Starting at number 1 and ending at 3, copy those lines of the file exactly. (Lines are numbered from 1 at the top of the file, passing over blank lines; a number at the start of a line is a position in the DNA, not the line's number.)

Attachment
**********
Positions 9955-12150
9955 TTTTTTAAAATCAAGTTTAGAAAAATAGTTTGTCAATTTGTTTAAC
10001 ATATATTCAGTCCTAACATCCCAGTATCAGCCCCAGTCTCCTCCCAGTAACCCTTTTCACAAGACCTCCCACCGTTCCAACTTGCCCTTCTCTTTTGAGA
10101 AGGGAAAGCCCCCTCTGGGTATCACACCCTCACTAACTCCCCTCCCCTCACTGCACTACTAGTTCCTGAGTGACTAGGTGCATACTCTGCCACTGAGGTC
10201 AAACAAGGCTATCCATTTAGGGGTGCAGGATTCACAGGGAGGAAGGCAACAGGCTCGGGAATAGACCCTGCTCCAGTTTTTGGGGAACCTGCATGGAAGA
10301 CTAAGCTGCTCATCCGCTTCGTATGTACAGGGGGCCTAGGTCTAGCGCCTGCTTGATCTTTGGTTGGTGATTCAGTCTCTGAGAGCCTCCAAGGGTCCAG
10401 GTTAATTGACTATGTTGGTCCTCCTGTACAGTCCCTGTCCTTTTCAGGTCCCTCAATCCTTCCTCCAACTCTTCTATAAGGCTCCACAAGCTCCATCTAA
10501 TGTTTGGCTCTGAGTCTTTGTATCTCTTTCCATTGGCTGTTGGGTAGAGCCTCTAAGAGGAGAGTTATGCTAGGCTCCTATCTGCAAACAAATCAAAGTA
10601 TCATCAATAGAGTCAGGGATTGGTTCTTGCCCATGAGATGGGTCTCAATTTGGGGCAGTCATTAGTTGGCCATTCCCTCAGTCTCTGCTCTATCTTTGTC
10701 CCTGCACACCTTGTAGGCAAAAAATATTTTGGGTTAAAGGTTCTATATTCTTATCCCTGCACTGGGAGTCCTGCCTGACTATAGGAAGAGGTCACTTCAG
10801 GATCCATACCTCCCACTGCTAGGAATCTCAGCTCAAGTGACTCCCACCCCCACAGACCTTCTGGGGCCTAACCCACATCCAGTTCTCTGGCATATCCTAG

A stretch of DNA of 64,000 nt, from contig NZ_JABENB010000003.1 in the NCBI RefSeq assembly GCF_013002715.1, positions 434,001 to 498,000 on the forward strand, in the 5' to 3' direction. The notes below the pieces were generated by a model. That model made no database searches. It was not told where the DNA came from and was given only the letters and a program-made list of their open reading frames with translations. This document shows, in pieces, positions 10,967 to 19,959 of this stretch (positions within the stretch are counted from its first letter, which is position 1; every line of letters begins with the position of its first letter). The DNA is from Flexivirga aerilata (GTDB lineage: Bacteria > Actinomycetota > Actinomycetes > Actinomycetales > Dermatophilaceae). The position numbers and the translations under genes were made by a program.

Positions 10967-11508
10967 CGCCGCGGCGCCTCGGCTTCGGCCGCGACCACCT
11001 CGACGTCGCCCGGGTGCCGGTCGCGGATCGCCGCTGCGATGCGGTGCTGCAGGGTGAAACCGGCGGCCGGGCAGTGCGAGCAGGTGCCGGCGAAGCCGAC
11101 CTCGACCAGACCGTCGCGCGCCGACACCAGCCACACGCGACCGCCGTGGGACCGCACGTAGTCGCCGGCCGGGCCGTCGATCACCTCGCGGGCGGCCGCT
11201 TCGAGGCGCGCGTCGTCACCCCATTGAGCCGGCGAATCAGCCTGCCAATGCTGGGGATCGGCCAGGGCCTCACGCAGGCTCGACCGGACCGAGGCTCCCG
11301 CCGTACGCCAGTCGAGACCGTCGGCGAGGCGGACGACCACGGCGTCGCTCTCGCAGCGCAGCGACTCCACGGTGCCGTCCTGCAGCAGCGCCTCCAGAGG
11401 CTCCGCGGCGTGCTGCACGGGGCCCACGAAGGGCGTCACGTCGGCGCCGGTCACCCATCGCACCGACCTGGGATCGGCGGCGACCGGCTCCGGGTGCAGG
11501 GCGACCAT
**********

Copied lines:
Positions 9955-12150
9955 TTTTTTAAAATCAAGTTTAGAAAAATAGTTTGTCAATTTGTTTAAC
10001 ATATATTCAGTCCTAACATCCCAGTATCAGCCCCAGTCTCCTCCCAGTAACCCTTTTCACAAGACCTCCCACCGTTCCAACTTGCCCTTCTCTTTTGAGA